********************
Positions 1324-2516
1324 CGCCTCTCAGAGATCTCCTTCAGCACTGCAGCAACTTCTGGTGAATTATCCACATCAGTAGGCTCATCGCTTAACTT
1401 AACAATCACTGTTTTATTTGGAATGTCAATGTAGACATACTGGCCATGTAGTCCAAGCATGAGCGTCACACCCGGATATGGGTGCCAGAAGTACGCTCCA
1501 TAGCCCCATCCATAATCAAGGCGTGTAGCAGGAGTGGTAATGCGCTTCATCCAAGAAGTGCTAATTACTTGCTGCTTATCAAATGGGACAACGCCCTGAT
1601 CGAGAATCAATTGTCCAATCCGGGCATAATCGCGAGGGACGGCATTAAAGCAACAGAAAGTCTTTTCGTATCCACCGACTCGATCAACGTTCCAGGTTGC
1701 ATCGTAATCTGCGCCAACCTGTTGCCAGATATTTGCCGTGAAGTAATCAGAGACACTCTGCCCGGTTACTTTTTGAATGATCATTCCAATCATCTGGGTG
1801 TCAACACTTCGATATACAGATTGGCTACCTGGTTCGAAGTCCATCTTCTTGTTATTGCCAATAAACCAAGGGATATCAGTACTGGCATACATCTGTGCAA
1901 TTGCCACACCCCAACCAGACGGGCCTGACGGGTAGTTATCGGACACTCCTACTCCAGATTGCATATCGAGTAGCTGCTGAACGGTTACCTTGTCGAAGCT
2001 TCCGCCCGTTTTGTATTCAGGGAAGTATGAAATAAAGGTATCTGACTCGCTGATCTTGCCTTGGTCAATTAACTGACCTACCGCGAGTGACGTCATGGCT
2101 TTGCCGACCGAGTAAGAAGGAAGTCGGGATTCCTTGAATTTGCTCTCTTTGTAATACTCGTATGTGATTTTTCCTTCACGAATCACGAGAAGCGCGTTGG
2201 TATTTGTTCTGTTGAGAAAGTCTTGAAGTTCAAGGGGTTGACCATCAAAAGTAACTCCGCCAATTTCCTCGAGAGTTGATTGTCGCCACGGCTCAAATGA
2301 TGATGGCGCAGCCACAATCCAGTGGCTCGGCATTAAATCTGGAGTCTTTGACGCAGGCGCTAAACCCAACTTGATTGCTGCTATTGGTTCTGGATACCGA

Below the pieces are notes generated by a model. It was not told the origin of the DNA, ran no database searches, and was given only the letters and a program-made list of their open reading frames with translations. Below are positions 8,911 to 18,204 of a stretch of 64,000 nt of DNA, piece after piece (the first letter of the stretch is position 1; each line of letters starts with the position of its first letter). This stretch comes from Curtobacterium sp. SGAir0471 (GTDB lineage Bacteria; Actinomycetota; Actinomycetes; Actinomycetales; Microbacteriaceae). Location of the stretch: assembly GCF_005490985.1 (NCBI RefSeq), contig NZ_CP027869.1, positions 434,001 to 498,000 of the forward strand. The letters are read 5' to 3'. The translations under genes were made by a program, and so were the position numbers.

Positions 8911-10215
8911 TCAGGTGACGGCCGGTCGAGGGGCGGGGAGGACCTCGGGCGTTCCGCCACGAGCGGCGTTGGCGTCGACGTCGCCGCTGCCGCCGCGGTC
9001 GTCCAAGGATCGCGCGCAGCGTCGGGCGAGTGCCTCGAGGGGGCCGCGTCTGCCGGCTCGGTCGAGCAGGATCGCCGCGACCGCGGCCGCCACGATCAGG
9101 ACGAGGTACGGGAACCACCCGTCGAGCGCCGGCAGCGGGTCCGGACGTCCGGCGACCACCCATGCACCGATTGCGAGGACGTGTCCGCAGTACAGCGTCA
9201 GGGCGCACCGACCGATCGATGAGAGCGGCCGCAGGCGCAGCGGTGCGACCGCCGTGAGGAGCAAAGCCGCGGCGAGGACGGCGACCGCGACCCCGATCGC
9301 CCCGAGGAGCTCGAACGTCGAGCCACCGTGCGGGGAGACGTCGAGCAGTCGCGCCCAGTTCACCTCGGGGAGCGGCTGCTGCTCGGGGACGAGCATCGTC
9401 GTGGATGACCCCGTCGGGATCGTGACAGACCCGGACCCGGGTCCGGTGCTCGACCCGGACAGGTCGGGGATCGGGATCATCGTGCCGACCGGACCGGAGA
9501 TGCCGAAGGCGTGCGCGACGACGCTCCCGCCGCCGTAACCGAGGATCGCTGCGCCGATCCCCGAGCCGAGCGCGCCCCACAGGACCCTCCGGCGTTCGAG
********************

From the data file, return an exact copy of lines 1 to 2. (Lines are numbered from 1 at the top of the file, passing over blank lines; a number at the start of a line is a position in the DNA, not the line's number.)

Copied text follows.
Positions 1324-2516
1324 CGCCTCTCAGAGATCTCCTTCAGCACTGCAGCAACTTCTGGTGAATTATCCACATCAGTAGGCTCATCGCTTAACTT